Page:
Brandon Crawford

Peavy takes no-hitter into 8th, Giants clinch series against winning team for first time since June 1

Jake Peavy took a perfect game into the seventh in New York, but the Giants lost. He pitched well on Monday against the Rockies, but he balked in the winning run. It’s been that kind of year for Peavy. But since that start, the Giants have looked like a team reborn, and Peavy’s results matched his effort tonight.

Peavy took a no-hitter into the eighth inning, finally surrendering a generic single to Mark Reynolds. The crowd stood as one to applaud, and a jackass known on Twitter as @BASportsGuy posted the following:

“No-hitters are cool, but the Giants need Peavy to keep doing this throughout September.”

I’ll stand by that one. Peavy had thrown almost 110 pitches and the Giants were up 3-0 (they’d eventually end up winning 3-1). No need to tax his arm.

“In other words, it’s time for a reliever now.”

Peavy struck out the next hitter (Jean Segura) before giving the ball to Bruce Bochy.

***

It took a little bit, but the Peavy trade is looking mighty fine. It’s not that Peavy wasn’t pitching well, but like hoppy beer and strong coffee, he’s an acquired taste.

This team needed an infusion of flavor. Peavy, he’s got that in spades. He didn’t seem to give much of a crap about his 2,000th strikeout, at least during the game. Later on, as he trudged off the field after the fifth scoreless, hitless inning, he was cursing to himself like — and I mean this with all due respect — a thousand people I’ve walked past in the mid-Market area of San Francisco.

What’s crazy is that Peavy doesn’t seem the least bit insane off the field. He was downright charming during his first San Francisco media scrum after the trade, and he seems pleasant whenever I’ve seen him in the clubhouse. Granted, that is a VERY small sample size. But if he was “Peaved” 24/7, there’s no way Bruce Bochy would’ve wanted him back. There are other pitchers the Giants could’ve landed with a Hembree/Escobar package, and Bochy is as lucid and even-keeled as they come. Peavy is one of those rare people who would tear apart a Dodge Caravan with his bare hands on the field if it gave his team a better chance to win, but he appears to be as good at compartmentalizing as he is at pitching.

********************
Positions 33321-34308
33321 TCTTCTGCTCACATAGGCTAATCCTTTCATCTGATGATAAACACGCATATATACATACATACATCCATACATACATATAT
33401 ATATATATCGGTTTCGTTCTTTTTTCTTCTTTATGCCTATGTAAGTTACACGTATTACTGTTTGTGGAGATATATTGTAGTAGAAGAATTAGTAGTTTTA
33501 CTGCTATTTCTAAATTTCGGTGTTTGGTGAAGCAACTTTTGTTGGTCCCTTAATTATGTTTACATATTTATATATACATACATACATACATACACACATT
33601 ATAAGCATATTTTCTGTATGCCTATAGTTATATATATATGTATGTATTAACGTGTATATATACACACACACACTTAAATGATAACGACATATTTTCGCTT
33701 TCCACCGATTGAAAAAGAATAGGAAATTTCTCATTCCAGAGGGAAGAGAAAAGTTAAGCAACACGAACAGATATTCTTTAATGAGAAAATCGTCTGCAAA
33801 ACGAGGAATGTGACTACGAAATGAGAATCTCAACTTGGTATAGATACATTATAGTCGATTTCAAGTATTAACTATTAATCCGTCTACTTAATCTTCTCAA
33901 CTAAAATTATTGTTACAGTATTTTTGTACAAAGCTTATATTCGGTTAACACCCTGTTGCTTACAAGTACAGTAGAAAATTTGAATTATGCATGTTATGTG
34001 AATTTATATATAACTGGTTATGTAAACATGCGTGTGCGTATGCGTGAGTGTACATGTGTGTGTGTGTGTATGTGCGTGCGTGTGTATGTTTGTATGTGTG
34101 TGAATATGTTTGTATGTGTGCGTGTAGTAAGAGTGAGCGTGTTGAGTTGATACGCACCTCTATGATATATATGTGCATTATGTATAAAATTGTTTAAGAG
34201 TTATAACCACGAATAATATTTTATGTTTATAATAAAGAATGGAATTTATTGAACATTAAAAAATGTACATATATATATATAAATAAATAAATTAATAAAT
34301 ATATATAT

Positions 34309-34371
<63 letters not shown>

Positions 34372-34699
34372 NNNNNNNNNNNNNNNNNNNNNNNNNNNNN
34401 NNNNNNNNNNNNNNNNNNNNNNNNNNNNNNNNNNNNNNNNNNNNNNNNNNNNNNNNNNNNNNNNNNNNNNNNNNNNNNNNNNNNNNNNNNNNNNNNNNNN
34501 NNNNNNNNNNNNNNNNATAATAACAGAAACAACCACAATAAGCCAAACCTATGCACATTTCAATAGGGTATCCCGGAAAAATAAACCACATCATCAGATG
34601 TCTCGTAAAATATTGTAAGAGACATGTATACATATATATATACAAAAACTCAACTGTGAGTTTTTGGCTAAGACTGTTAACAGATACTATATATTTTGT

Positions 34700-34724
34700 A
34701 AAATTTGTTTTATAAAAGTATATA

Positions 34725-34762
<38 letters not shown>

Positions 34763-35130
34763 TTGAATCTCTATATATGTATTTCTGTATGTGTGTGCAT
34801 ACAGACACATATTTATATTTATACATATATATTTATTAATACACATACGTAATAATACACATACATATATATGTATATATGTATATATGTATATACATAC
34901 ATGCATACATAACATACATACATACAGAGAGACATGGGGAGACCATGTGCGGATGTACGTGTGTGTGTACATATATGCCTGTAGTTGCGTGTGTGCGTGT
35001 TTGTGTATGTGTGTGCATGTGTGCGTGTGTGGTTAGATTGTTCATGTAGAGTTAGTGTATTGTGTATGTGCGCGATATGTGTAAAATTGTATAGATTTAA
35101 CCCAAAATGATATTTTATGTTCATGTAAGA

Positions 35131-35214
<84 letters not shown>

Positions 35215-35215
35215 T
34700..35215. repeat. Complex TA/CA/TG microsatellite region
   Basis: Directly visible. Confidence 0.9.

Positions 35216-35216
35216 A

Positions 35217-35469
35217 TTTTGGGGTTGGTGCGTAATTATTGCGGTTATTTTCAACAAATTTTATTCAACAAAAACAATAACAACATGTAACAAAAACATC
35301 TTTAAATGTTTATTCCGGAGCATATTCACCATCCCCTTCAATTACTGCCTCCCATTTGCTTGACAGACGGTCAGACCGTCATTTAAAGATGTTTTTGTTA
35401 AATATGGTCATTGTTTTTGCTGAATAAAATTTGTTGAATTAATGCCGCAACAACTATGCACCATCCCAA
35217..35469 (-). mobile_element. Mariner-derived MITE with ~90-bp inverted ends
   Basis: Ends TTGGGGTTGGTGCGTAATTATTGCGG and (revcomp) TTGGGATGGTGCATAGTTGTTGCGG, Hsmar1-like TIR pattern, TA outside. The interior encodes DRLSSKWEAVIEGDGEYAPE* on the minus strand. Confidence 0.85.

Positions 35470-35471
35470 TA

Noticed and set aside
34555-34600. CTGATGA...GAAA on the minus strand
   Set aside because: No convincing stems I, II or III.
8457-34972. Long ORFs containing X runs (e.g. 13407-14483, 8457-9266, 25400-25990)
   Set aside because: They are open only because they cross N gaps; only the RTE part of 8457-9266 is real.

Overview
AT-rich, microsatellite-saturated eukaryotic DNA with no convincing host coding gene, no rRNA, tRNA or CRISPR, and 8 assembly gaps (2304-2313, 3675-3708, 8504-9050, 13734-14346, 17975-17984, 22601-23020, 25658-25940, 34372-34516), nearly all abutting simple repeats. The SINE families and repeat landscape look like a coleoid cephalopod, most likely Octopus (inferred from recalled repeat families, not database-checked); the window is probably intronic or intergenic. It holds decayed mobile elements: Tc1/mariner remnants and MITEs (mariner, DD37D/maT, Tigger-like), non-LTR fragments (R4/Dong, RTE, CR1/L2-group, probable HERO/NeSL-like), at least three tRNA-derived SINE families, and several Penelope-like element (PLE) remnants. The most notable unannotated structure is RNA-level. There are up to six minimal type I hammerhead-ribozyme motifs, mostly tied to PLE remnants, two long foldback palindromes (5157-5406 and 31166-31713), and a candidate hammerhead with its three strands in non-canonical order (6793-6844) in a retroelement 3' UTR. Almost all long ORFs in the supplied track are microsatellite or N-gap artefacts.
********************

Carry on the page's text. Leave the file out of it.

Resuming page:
Extra BASGs

— The Giants won their first series against a team with a winning record since May turned to June.

— Michael Morse booming doubles into the right-center field gap, with Hunter Pence nearly catching up to Pablo Sandoval between third and home. Brandon Crawford making a beautiful tag on Carlos Gomez at second base in the top half of the inning and stealing second himself in the bottom half — even though he was dead to rights. The fourth inning was fun for the Giants.

— It’s weird, I saw Crawford working on his swing in the dugout with Hensley Meulens yesterday. No bat in his hands, just miming the beginning part, when he drops his hands toward the zone. Crawford has surely been working on his hitting and throwing constantly throughout this extraordinarily rough patch, so that moment was meaningless. So why did I think about it when he drove in Morse, made that backhanded stop and force play at second to end the sixth, and that UNBELIEVABLE dive/scoop to start the double play in the seventh? Confirmation bias, I guess. Still, there’s a reason why I haven’t written extensively about how Crawford is the problem. Crawford is a very good baseball player. #analysis

— No one is more entertaining to watch than Gomez. Yasiel Puig is right there with him, and Puig’s background adds to the mystery and fascination, but let’s say both guys are from the same nation. Gomez on the Dodgers, Puig on the Brewers. Gomez is hated more around here than Puig is now, guaranteed.

— Sergio Romo threw three straight sliders to strike Gomez out to get out of a two-on, two-out jam in the eighth. Santiago Casilla needed an extraordinary play by Joe Panik (how the hell did he get a foot — any foot — on the bag?) to save this game. Romo and Casilla will probably switch spots soon.

— Hey, whaddya know:

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